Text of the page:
Suggested Reading

Cha YHMal de DebarquementSemin Neurol29:520-7, 2009. Review.

How do I get an MdDS diagnosis? Should I see a GP or ENT?

MdDS is primarily diagnosed by otolaryngologists, ENTs and neurologists but can be diagnosed by your primary care provider. Other health professionals, including physical therapists and audiologists, may recognize the features of MdDS. A list of possible providers is available on this site. You may wish to bring our informative brochure to your appointment as many health care providers are unaware of MdDS.

Is there a cure for MdDS?

Unfortunately, no, but there are several on-going research studies.

You may be interested in the Physician’s Perspective blog post: Effective research requires teamwork.

Is there a treatment to prevent or reduce MdDS symptoms?

At present there are no treatments or therapies proven to be helpful to those suffering with MdDS. Some success in managing persistent symptoms has been realized with benzodiazepines, SNRIs, SSRIs and sometimes tricyclics. Vestibular rehabilitation therapy has shown effectiveness in a small number of patients, while a regular exercise program seems to help many.

Most anticholinergic medications that work for typical forms of dizziness and motion sickness, such as meclizine or scopolamine, are not effective in either treatment or prevention of MdDS. Further research is required for a greater understanding of the disorder.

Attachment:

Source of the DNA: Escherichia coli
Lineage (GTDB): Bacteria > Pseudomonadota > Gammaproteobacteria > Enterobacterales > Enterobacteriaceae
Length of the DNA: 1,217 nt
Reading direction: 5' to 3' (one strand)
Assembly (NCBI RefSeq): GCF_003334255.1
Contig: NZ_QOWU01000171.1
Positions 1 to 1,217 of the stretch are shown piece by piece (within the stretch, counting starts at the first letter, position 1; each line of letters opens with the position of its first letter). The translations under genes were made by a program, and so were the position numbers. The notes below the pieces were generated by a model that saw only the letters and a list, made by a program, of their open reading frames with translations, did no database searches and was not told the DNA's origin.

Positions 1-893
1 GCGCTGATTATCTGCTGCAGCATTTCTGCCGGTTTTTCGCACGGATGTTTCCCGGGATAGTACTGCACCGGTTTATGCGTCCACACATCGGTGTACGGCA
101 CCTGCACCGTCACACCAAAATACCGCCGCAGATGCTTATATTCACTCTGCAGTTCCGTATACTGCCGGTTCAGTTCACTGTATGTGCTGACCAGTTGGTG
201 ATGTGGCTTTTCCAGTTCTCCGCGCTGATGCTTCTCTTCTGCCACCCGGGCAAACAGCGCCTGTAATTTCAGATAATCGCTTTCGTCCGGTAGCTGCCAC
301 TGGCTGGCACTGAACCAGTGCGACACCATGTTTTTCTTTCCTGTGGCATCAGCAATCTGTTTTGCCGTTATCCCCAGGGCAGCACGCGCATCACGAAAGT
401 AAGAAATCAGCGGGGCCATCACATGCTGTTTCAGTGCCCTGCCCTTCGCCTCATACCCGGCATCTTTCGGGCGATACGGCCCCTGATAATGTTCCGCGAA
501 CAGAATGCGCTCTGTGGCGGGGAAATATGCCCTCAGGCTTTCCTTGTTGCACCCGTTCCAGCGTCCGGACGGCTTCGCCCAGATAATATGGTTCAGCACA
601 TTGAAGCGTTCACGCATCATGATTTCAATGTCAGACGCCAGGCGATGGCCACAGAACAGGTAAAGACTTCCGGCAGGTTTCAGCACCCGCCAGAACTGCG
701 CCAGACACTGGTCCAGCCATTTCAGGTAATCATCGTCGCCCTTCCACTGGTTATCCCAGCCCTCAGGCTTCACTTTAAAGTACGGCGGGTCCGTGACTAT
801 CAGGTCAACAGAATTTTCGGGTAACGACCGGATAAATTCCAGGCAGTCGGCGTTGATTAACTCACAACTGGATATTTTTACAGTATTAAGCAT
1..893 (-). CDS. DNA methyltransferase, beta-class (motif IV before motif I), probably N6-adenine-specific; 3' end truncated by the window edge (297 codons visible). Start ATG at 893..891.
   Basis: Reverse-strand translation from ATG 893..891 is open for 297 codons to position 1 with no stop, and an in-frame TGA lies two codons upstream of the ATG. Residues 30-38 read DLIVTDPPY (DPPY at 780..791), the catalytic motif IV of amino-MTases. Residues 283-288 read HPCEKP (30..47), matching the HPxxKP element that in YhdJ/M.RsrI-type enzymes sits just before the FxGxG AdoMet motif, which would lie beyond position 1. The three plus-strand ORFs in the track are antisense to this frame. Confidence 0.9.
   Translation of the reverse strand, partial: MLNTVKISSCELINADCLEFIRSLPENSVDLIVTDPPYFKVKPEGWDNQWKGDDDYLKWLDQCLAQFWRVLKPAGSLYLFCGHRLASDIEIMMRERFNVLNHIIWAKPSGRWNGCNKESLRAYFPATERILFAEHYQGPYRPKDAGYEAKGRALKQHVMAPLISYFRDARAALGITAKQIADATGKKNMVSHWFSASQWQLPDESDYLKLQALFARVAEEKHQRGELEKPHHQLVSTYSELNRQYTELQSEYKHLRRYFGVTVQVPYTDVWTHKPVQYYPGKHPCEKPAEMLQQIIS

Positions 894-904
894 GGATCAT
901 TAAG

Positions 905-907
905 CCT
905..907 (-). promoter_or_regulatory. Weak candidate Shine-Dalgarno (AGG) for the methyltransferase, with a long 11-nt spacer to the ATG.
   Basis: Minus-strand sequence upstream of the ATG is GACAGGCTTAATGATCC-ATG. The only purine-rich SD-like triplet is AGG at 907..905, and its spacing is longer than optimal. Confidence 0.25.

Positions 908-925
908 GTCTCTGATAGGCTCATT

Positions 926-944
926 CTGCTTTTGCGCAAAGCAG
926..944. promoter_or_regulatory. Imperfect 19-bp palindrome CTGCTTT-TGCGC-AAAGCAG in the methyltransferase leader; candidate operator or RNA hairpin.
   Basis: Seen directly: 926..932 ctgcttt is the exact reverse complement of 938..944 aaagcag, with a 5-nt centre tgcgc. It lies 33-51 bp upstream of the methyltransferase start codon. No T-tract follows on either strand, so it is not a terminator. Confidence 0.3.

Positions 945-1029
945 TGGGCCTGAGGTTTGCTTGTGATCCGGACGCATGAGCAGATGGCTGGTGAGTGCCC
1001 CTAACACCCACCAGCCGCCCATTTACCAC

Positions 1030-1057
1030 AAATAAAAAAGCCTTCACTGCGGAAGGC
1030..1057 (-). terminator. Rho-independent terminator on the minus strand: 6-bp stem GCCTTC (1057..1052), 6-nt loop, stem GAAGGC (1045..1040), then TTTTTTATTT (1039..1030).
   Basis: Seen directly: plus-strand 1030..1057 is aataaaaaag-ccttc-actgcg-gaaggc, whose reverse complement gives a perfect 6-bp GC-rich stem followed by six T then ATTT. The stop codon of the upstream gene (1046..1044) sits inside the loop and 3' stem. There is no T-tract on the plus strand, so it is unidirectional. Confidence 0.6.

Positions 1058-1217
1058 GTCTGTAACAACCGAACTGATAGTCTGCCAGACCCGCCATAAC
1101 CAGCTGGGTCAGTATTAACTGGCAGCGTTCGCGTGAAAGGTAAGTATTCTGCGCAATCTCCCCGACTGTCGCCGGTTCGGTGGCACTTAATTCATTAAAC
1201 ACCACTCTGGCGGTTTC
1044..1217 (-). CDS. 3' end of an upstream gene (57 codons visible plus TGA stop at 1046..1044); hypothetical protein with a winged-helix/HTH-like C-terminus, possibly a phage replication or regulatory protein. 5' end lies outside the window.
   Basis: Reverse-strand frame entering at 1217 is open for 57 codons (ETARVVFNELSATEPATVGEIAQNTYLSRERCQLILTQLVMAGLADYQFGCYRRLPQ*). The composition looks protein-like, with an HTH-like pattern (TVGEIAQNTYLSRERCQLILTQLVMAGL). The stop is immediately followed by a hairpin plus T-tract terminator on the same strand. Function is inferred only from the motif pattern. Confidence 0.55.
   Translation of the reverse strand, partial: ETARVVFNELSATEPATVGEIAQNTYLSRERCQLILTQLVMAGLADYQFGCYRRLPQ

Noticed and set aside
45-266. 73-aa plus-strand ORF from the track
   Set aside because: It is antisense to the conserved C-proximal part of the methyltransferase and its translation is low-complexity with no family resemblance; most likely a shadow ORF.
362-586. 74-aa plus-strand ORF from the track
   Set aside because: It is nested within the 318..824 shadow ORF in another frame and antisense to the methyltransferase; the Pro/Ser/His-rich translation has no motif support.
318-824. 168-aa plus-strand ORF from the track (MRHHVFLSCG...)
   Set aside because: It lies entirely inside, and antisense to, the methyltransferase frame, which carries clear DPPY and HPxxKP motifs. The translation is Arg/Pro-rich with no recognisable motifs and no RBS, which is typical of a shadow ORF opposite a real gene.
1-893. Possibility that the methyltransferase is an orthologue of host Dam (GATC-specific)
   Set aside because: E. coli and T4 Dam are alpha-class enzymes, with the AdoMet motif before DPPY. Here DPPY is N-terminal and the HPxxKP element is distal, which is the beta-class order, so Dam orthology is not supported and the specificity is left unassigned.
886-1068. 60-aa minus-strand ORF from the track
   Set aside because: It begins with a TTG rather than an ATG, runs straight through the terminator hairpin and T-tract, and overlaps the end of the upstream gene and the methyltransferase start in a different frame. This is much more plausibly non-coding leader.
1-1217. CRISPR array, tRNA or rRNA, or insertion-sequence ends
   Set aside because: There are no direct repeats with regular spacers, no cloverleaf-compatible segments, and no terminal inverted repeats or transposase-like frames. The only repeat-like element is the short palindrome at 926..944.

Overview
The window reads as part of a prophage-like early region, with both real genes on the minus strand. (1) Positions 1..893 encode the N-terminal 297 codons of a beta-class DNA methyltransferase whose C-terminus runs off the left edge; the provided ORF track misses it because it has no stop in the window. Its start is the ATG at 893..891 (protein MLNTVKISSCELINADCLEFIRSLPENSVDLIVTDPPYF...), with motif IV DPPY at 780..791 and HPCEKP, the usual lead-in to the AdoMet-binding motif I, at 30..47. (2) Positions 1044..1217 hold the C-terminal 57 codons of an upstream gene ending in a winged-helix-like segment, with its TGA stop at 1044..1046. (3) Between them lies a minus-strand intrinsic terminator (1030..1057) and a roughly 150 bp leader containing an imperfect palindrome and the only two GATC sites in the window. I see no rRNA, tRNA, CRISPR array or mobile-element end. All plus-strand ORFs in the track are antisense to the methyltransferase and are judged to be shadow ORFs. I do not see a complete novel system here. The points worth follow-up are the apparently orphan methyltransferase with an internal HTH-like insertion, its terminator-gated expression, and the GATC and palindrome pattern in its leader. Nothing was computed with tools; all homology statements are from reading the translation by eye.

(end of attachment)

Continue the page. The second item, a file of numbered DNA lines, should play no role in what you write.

Investigative treatments are available but limited, usually requiring travel. To learn about treatments that sufferers have explored, you may wish to join one of our support groups.

How long does MdDS last? I’m 2 weeks out from a cruise and am still on the boat.

In most individuals, the sensation of rocking, bobbing, swaying, etc. following a cruise or other prolonged motion experience is transient. Symptoms lasting up to two weeks is considered within the normal range. A diagnosis of MdDS is usually only given to those whose symptoms last 30 days or more.

The symptoms of MdDS may gradually dissipate and disappear altogether. In general, this is more likely to happen for those who are younger. But, for a few and with age, symptoms may persist for an extended interval.

I have MdDS. Will symptoms become worse if I go on a cruise or undertake extended travel by air, train, or car?

Not necessarily. However, some individuals have described a transient increase in symptoms after these type of motion experiences. Some physicians suggest taking benzodiazepines to suppress the vestibular system during travel. While many patient members claim this course of action helps, clinical studies are required to prove their effectiveness across the population of MdDS sufferers.